"This is why I speak to them in parables, because ‘though seeing, they do not see; though hearing, they do not hear or understand.’"
Matthew 13:13, TNIV
Reading Matthew 13 recently, I was reminded of a scene in White Men Can’t Jump, a movie from 1992, that starred a young Wesley Snipes and Woody Harrelson. At one point in the film, Harrelson’s character is listening to Jimi Hendrix and Snipes’ character sort of laughs and makes the statement that “you can listen to Jimi, but you can’t hear Jimi.” It’s a great scene and lately my mind has been spinning this very scene into a modern parable of sorts.
There’s a trend or, rather, a Renaissance in the body of Christ right now. It’s the rebirth of Christians thinking in terms of community rather than an individual pursuit of personal “holiness.” Some people are listening to the trend and others are actually hearing the calling of this trend. To listen is to observe, to hear is to participate and get swept up by the movement.
The more I learn about following Jesus—and the more my passions are transformed into His passions—I’m realizing that God is community. He is relational. The doctrine of the trinity takes on a whole new meaning to me when I realize that God is community with Himself. God is relational. Simply put, following Jesus is about our relationship with God and our relationship with other people. If either one of these things is missing in our life, we’re merely listening and not hearing. Most of us can understand the importance of having a relationship with God because that relationship is personal and individualistic. However, relationship with other people, well, that’s a different story.
Because of our natural tendency to live our lives for ourselves (or even live our lives to protect ourselves) most of us don’t actively engage in community. We’re either too busy or we have compartmentalized our friendships. Over here are our "church" friends and over here are our "other" friends. Why the division? Maybe—just maybe—there is a correlation between our relationship with God and our relationship with other people.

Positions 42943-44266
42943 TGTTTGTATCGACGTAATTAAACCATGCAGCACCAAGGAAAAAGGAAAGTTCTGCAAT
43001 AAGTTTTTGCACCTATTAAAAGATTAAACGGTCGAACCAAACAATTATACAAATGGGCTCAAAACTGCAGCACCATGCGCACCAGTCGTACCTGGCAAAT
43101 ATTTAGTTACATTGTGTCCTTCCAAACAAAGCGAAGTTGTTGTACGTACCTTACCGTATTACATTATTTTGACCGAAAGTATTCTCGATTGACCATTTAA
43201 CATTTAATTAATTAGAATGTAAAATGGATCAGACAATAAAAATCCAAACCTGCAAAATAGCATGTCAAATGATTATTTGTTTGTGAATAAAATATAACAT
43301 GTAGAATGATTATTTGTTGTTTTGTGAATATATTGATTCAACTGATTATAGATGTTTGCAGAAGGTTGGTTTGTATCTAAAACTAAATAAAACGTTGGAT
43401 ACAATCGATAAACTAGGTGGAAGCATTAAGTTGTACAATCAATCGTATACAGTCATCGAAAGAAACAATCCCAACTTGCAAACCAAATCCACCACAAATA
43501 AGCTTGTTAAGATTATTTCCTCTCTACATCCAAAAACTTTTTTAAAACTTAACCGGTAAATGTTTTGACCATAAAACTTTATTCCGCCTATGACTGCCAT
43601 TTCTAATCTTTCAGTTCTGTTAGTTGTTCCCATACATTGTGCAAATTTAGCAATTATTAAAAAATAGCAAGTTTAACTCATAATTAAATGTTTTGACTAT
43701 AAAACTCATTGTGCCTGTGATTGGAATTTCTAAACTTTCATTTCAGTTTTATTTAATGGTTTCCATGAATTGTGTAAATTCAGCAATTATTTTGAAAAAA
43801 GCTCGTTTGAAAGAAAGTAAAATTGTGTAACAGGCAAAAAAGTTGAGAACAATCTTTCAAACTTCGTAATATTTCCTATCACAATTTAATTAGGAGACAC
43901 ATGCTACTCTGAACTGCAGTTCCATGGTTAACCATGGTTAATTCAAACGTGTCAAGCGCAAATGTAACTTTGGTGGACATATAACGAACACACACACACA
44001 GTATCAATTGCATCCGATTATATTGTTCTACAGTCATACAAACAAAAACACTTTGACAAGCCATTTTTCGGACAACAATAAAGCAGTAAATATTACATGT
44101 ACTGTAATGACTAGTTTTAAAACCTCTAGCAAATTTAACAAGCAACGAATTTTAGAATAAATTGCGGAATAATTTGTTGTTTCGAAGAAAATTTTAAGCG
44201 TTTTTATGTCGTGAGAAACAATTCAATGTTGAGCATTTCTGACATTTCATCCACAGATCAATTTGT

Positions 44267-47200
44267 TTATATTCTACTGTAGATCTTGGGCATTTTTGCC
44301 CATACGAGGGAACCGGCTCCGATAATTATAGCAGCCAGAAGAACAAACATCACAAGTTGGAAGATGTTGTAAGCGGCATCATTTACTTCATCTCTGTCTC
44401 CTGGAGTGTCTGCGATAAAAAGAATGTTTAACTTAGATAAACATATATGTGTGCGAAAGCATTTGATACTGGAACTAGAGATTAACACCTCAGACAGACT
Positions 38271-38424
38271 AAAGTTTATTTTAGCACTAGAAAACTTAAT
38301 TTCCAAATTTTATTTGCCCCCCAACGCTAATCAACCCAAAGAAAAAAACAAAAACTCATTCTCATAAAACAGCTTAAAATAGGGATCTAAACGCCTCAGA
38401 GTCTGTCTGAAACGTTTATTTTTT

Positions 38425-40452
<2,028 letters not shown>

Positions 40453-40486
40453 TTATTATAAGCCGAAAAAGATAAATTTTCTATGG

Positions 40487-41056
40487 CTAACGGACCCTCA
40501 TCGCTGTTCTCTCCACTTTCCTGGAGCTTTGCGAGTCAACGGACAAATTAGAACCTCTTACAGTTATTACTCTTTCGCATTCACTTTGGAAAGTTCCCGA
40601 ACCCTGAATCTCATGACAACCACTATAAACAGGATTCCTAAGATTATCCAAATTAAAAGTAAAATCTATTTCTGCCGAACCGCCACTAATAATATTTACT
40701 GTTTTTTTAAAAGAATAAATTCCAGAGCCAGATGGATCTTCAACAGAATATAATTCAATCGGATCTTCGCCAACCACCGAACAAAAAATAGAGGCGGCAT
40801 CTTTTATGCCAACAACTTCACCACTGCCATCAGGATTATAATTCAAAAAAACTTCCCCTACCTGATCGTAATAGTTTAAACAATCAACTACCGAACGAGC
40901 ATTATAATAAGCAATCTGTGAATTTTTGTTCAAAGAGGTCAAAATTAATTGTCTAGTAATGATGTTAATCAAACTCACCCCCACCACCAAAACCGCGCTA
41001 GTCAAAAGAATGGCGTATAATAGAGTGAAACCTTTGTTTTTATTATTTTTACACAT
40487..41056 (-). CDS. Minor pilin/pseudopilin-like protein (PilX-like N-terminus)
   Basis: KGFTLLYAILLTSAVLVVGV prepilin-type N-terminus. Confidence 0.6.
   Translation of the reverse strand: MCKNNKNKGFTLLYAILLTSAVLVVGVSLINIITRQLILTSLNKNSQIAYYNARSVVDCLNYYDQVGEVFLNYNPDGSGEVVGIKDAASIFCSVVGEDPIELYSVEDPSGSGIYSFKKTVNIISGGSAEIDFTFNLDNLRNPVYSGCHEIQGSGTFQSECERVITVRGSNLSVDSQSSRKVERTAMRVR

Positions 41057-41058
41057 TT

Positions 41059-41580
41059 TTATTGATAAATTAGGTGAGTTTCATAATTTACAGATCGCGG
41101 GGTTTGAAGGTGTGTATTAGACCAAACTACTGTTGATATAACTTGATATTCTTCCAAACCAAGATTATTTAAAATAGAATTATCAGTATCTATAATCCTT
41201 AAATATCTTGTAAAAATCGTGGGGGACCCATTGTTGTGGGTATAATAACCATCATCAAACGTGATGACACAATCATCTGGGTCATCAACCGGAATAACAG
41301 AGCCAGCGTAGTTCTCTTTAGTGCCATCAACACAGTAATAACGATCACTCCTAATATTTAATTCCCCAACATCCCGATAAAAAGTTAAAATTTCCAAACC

Could it be that when we compartmentalize our relationship with God, we tend to compartmentalize our relationships with other people? When we feel like being Christians, we hang out with our Christian friends. When we feel like being something other than Christian, we hang out with our "other" friends.
Why is that?
Maybe it’s because our faith is too personal? It’s between us and God. Up to this point in my life, I would probably have agreed with that concept of Christianity. However, in hopes of truly being Christian (according to the book of Acts), I want to be known for following Christ so closely that people see the living God through every aspect of my life.
Life transformation happens in the midst of healthy community: A healthy community of Christians who are following Jesus Christ. It’s a new family, one that experiences life together, celebrates and mourns together and one that experiences transformation together.
“Your faith is private, it’s personal, and I respect that.” I’m not sure who said that to me, but I’m now seeing that there is a generation of people who truly believe this. Maybe my parents’ generation, I don’t know. Regardless, it is possible that faith is private and personal. Faithfulness could even be private and personal, but following Jesus Christ was never intended to be private or personal. It was intended to be lived out in community, with Christians and non-Christian. Community is where relationship happens, and it is only through relationship that people gain trust. Trust is the only ingredient for life changing dialogue.
Personal faith is listening and observing Christianity.
Community faith is hearing and engaging in the following of Jesus Christ with others.
Personal faith is a sprint. Community faith is a marathon.
Personal faith can be religious. Community faith is relational.
Personal faith is private. Community faith is public.
Personal faith is clean and predictable. Community faith can be dirty and unpredictable.
In a “me-driven" culture, community is counter cultural. It stretches me—I think it stretches all of us. Before you have friends, you must be a friend. We must begin to hear the call of community—we must participate.
Rather than listening, let’s write a new song. Rather than observing, let’s create and participate.
This renaissance is about shifting our mindset from finding joy in our personal pursuit of following Jesus and beginning to find our joy in seeing others following Jesus. Celebrating the victory in other’s lives, rather than our own. Participating in others’ lives and helping them discover what God’s passion is for their life during the transformation process of following Jesus. That’s community. That’s a movement. That’s hearing and following the voice of God, but also hearing and meeting the needs of God’s people—whether Christian or non-Christian.